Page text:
That’s how Congressman Henry Waxman describes a small provision in the budget bill that
…would give the president the power to appoint an eight-member panel called the “Sunset Commission,” which would systematically review federal programs every ten years and decide whether they should be eliminated. Any programs that are not “producing results,” in the eyes of the commission, would “automatically terminate unless the Congress took action to continue them.”
The administration portrays the commission as a well-intentioned effort to make sure that federal agencies are actually doing their job. “We just think it makes sense,” says Clay Johnson, deputy director for management at the Office of Management and Budget, which crafted the provision. “The goal isn’t to get rid of a program — it’s to make it work better.”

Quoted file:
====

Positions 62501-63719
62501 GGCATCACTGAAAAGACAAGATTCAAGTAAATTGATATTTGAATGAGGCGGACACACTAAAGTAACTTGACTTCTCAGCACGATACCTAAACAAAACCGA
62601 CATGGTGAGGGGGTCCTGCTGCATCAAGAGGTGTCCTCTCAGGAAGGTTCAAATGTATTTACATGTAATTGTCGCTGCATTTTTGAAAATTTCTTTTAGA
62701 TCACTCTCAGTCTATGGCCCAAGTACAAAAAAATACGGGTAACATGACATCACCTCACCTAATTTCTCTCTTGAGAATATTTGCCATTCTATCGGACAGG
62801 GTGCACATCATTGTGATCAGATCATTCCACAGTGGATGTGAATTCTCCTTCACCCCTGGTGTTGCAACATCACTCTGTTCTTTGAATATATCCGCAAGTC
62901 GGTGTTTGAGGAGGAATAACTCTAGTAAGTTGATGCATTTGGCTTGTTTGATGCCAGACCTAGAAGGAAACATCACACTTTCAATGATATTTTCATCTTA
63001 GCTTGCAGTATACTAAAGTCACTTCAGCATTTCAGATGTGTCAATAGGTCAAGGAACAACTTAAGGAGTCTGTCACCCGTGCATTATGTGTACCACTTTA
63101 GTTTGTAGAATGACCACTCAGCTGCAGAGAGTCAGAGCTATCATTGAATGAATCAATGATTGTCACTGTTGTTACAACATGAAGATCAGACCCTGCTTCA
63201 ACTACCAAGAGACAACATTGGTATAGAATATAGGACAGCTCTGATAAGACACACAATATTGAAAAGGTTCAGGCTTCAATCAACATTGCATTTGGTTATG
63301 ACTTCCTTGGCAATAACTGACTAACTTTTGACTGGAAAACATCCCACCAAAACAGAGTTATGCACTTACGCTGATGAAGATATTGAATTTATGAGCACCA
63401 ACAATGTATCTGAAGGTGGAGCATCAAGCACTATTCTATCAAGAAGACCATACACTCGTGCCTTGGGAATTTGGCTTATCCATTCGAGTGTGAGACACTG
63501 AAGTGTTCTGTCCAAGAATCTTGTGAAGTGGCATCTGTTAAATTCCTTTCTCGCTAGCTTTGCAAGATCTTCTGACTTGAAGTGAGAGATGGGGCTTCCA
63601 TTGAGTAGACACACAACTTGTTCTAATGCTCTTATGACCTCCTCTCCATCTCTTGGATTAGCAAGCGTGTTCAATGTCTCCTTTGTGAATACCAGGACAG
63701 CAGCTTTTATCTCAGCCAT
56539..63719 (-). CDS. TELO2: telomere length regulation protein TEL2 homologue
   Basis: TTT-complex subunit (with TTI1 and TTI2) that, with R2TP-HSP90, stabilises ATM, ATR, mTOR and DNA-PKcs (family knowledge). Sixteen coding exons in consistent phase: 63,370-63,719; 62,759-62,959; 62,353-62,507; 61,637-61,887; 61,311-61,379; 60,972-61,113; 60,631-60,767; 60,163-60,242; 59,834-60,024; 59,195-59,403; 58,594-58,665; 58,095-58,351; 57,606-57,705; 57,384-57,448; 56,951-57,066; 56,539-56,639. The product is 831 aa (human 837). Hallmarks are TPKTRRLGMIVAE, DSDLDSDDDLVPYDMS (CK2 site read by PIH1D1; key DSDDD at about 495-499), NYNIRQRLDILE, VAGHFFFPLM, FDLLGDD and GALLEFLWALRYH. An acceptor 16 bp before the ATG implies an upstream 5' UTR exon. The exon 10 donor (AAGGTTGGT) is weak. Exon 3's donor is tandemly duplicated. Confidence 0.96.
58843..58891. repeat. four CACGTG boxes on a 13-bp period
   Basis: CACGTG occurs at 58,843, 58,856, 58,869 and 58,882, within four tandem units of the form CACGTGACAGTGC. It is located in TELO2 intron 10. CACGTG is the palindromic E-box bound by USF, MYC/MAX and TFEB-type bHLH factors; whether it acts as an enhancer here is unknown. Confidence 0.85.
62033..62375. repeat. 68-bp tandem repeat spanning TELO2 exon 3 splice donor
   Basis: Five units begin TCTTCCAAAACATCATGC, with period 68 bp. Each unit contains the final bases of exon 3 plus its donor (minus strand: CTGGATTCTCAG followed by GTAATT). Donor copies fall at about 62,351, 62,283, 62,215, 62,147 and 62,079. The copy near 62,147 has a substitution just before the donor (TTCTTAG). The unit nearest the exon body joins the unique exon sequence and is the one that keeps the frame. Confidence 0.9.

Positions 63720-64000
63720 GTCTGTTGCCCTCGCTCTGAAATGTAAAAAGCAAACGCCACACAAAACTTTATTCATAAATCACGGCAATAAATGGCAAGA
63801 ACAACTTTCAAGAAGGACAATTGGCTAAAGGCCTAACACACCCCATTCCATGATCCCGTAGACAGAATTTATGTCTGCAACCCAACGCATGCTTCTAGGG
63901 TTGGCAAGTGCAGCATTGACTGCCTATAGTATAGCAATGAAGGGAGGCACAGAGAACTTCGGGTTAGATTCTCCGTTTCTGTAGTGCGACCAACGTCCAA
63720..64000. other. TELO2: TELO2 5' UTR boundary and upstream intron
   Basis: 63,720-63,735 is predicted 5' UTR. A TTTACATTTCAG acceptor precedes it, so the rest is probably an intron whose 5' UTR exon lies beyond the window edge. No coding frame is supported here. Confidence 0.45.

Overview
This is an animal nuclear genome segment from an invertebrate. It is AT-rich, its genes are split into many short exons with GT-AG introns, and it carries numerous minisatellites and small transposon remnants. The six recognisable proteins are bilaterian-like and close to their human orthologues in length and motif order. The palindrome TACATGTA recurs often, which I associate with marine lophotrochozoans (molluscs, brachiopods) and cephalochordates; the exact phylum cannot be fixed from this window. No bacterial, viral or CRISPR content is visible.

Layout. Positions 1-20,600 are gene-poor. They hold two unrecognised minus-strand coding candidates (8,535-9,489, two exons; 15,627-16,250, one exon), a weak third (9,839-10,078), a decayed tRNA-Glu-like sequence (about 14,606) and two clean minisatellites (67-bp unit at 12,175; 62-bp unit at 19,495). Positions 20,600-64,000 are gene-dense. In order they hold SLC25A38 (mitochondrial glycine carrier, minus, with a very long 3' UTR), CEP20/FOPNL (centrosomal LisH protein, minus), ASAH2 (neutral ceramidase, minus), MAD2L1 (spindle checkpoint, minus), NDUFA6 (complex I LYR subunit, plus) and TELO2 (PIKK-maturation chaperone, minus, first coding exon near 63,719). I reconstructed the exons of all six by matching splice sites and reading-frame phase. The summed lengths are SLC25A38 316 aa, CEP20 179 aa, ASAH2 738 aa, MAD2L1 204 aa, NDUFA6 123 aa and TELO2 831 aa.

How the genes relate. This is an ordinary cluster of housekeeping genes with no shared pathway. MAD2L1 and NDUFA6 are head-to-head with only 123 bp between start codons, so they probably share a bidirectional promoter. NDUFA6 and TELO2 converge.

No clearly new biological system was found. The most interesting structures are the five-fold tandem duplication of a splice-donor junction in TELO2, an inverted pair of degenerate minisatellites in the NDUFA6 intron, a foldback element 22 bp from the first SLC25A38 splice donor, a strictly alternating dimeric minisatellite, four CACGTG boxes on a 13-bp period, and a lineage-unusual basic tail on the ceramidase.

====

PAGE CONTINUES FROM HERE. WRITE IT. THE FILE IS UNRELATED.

In practice, however, the commission would enable the Bush administration to achieve what Ronald Reagan only dreamed of: the end of government regulation as we know it. With a simple vote of five commissioners — many of them likely to be lobbyists and executives from major corporations currently subject to federal oversight — the president could terminate any program or agency he dislikes. No more Environmental Protection Agency. No more Food and Drug Administration. No more Securities and Exchange Commission.
Remember how Dubya said early in his first term that it would be much easier to rule as a dictator? He wasn’t just joshing with the boys, apparently. While I’m immediately concerned with environmental protections and sustainability initiatives (you know how much Dubya loves those), this, as the Rolling Stone article mentions, is a direct attack on the seperation of power and our constitutional system. Raise hell, folks — this one’s worth it!